10 types of Japanese food you have to try while in Japan, close up shot of a bowl of thick udon noodles with some sauce and seasoning nearby

2. Udon/Soba

Udon and Soba are two different kinds of some of the top food in Japan: noodles.

Whereas Udon noodles are thick, white noodles made from wheat flour, Soba noodles are made from buckwheat and are usually thin and grey, but can be green as well if green tea powder is added.

Both kinds of noodles are served in many different variations, both hot as well as cold.

In the colder months I highly recommend you try Curry Udon: noodles served in a thick and creamy curry sauce.

If you visit in the summer some cold Zaru Soba or Udon is perfect as a light meal. The noodles are served chilled and dipped into a cold broth, and it’s some of the Japanese food you need to try.

Don't miss these unique japanese foods, close up shot of a bowl of delicious fried unagi next to a wooden container with small trays of seasoning options

3. Unagi

Of all the different Japanese food options, another favorite of mine – and one of the really unique Japanese foods – is Unagi: river eel.

It is a pricey speciality and mainly eaten in the summer months around July, but you can find it all year round in speciality restaurants.

The eel is usually grilled or steamed and served in a rich and sweet sauce on top of rice.

My favorite variation of Unagi is called Hitsumabushi, though this style is only served in Nagoya.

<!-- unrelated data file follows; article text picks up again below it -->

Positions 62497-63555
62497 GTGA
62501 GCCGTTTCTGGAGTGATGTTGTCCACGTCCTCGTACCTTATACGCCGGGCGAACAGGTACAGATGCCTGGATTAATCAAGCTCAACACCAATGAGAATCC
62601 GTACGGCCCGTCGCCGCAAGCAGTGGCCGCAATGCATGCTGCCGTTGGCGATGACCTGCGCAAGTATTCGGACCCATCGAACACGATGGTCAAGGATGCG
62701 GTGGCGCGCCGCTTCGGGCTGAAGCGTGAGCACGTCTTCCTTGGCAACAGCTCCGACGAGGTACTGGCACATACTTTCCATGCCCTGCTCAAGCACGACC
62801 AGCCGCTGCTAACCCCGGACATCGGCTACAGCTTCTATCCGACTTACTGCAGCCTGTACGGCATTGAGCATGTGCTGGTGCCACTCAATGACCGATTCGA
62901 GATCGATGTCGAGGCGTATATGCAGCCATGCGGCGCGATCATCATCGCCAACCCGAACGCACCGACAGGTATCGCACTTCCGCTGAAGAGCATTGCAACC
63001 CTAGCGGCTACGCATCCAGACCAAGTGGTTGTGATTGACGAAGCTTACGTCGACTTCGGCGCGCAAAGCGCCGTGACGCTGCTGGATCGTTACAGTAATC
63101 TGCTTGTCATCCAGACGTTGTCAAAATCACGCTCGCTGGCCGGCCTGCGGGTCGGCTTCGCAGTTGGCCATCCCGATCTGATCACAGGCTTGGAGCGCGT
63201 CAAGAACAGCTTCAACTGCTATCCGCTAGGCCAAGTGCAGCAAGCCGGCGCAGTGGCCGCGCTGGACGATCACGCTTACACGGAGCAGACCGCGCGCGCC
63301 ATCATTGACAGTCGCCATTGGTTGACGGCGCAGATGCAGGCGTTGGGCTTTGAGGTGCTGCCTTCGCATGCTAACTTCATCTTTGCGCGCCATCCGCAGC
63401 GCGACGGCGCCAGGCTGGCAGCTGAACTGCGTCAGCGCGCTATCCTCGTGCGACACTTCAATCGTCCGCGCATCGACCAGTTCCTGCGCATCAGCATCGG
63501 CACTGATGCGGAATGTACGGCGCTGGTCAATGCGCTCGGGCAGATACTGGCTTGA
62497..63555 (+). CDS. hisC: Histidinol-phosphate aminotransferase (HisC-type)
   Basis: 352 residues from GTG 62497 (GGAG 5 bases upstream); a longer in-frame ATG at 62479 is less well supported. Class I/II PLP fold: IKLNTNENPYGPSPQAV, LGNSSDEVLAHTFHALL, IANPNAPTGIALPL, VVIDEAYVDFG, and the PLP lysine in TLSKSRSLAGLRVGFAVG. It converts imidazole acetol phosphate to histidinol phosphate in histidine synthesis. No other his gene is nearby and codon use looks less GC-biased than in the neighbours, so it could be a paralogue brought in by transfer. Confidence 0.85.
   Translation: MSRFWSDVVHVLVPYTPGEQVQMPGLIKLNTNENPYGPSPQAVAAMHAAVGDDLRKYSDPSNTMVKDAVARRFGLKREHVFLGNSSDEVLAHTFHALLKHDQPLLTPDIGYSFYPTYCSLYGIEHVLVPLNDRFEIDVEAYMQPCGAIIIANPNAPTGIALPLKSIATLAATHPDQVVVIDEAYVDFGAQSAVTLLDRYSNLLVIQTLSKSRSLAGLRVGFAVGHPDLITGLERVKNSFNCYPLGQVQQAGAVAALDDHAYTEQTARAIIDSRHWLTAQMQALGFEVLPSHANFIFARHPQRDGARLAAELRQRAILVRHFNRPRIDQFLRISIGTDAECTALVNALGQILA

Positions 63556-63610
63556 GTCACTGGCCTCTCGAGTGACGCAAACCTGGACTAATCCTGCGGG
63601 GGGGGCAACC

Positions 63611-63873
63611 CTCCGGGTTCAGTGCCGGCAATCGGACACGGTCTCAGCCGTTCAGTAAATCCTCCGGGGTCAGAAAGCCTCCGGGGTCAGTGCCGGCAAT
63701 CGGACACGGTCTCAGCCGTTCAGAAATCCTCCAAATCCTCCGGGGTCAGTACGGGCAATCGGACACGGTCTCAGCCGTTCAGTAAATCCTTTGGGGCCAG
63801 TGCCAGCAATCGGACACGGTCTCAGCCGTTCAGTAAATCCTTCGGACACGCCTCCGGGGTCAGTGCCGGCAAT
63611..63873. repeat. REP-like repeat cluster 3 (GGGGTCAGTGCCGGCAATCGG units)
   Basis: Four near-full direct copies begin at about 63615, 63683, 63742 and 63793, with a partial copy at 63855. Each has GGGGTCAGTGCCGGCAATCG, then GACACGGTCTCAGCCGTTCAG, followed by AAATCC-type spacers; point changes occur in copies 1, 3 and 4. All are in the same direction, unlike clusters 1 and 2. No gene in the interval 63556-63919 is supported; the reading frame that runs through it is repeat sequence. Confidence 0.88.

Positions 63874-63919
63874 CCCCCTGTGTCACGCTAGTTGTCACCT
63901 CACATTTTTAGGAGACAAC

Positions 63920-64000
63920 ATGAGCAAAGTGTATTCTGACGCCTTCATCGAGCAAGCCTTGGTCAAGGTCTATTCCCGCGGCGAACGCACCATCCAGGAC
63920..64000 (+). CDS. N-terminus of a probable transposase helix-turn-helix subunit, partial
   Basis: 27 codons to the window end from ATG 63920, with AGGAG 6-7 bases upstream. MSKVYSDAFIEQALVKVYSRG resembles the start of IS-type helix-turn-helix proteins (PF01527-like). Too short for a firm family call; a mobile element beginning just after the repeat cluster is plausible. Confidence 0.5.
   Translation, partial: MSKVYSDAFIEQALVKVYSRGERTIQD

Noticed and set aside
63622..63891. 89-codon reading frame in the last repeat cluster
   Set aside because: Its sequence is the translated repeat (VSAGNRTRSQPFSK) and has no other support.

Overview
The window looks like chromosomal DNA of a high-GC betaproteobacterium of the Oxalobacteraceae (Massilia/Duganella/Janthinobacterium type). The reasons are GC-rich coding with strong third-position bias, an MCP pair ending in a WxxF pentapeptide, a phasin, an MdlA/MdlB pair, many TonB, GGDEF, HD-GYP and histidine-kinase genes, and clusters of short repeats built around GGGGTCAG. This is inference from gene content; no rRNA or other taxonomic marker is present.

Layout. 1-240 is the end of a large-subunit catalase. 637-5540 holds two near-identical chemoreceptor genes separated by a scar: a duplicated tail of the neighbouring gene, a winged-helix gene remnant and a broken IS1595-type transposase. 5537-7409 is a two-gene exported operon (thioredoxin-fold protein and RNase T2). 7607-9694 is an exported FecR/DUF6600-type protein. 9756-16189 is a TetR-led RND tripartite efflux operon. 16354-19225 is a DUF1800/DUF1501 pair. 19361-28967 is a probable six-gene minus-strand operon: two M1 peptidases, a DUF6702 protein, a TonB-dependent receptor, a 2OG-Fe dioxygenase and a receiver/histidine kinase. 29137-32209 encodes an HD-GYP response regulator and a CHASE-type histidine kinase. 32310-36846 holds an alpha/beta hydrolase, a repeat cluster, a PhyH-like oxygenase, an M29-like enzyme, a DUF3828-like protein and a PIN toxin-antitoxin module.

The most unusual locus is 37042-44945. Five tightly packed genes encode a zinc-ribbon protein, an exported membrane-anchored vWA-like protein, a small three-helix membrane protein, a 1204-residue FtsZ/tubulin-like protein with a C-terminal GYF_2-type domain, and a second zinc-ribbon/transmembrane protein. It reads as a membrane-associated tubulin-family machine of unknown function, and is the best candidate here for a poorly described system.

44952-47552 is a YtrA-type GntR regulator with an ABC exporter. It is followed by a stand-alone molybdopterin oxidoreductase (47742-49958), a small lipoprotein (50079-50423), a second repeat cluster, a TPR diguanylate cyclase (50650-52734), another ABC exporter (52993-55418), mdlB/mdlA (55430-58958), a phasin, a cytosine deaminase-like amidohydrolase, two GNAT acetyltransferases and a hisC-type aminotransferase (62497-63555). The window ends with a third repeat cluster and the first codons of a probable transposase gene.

If you want to find out more about what makes Hitsumabushi in Nagoya so special check out my full post about it.

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Sample some of the best food to try in japan, close up shot of a fried pancake covered in green vegetable seasoning on a flat hot plate with a bottle of beer nearby

4. Okonomiyaki

Okonomiyaki roughly translates to ‘fried whatever you like’.

If I had to compare it to some western food I might say a combination of pizza and a pancake, but this unusual Japanese food really isn’t anything like pizza or pancakes.

This is one of the most versatile Japanese cuisine types, because all the choice is yours!

In a bowl, batter made from water, egg and flour is mixed with the ingredients you like.

Typically that means bacon and cabbage, but there are other toppings like seafood, cheese, egg, potato and much more.

The Okonomiyaki is then grilled like a pancake on a hot plate, garnished with condiments like Okonomiyaki sauce, mayonnaise, dried seaweed, and bonito flakes and served hot. Yum!

Okonomiyaki is a local speciality of Hiroshima as well as Osaka, and the styles are quite different; in Hiroshima style Okonomiyaki noodles are typically used as a topping.

Therefore I recommend if you have the opportunity to try both variations.